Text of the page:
Islamic Court Trial Begins for 11 Suspected Gay Men in Nigeria; Death Sentence Possible
Trials have begun in the northern Bauchi state of Nigeria for 11 men arrested recently under the country's new anti-gay law, the BBC reports:
An Islamic court in Nigeria's northern state of Bauchi has put on trial 11 Muslim men accused of being homosexuals in violation of their religion, a religious leader has told the BBC. A 12th person arrested - a Christian - would be tried under secular law, a BBC reporter says. Under Islamic law, a person can be sentenced to death by stoning if convicted of homosexuality.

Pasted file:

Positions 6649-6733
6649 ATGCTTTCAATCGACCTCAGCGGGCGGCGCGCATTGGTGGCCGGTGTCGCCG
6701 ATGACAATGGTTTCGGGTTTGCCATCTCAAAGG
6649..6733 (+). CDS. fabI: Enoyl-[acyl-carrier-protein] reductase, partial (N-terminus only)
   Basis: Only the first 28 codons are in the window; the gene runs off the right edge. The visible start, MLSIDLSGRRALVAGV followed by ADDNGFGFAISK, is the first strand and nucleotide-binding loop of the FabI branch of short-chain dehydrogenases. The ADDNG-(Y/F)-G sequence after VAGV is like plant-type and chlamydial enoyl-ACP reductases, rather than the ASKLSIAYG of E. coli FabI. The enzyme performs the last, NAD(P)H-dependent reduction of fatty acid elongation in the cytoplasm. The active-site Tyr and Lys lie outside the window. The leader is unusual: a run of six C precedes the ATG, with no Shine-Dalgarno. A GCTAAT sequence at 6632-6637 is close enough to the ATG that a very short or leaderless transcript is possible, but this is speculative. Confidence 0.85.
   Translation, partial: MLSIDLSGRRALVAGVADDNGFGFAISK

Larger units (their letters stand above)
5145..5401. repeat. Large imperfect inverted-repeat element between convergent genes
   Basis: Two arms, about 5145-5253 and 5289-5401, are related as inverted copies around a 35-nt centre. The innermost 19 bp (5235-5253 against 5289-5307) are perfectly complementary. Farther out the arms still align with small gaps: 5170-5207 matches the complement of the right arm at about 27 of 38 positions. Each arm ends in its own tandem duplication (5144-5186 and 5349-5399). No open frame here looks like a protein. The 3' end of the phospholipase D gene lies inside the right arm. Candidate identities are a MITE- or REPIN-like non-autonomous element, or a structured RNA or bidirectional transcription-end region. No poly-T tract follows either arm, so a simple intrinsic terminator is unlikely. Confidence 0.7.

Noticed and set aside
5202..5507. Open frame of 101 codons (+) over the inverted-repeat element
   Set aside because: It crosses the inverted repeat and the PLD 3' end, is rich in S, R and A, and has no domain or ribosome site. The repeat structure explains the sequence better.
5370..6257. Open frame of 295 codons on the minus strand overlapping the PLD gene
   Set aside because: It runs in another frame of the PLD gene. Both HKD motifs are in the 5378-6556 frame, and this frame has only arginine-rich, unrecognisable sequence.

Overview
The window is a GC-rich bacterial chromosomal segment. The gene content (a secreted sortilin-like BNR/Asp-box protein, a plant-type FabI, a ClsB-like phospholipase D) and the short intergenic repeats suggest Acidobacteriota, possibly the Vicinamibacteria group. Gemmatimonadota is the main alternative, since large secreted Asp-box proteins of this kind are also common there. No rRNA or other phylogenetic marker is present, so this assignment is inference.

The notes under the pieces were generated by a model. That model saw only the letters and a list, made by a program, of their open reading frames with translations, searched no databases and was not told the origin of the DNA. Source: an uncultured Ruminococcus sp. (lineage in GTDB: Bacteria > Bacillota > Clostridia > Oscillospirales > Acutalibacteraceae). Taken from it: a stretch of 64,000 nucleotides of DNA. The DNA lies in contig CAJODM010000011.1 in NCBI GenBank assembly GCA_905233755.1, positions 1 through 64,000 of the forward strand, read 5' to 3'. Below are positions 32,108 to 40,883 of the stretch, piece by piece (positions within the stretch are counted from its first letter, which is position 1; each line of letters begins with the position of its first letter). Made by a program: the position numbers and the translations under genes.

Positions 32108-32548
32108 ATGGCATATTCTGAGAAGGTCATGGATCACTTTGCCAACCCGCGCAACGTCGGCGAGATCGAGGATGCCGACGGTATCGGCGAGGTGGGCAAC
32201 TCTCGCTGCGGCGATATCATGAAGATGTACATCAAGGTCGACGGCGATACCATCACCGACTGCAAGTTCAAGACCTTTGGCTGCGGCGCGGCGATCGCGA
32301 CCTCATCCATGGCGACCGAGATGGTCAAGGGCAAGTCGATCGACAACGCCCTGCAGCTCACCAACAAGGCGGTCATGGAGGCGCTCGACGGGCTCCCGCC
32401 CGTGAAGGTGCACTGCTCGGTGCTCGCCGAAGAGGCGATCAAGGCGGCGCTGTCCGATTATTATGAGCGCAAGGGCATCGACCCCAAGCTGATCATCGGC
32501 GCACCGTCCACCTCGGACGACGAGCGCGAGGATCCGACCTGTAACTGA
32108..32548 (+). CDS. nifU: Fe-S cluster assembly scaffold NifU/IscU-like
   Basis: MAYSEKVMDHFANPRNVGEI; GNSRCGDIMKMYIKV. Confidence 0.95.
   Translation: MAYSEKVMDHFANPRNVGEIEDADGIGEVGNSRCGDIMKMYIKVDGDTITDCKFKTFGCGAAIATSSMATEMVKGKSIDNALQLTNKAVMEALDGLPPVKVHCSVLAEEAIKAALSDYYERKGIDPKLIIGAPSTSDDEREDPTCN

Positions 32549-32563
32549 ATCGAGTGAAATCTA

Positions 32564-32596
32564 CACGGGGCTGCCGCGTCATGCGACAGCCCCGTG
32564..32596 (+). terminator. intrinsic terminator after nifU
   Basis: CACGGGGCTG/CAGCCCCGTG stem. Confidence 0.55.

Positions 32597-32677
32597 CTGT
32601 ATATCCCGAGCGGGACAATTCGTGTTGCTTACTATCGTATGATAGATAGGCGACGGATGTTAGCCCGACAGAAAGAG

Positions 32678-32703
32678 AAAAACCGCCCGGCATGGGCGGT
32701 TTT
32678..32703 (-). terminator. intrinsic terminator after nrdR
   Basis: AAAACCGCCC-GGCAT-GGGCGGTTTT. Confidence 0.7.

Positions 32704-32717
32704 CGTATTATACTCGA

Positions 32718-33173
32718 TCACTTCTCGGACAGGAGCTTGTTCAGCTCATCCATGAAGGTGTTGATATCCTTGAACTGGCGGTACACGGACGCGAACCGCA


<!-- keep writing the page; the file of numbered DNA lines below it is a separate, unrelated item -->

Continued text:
The BBC adds:
Jibrin Danlami Hassan, the commissioner of Bauchi state's Sharia Commission, said the alleged homosexuals were arrested by residents of Bauchi city. They were handed to the Islamic police force, which interrogated them, he said.
"They accept that they are doing that dirty game," Mr Hassan said.
Ms Aken'Ova said some of those arrested had been beaten up and tortured, but Mr Hassan denied this.
Click HERE for our earlier list of items: 16 Things You Should Know About the Anti-Gay Situation in Nigeria.
UPDATE: A new AP report:
Amnesty International says Nigerian police have arrested 10 people suspected of being gay in four majority Christian southern states in the highly religious nation. It says the arrests follow President Goodluck Jonathan's signing of a law outlawing gay organizations and meetings as well as same-sex marriage.
So far there have been reports of 38 arrests total.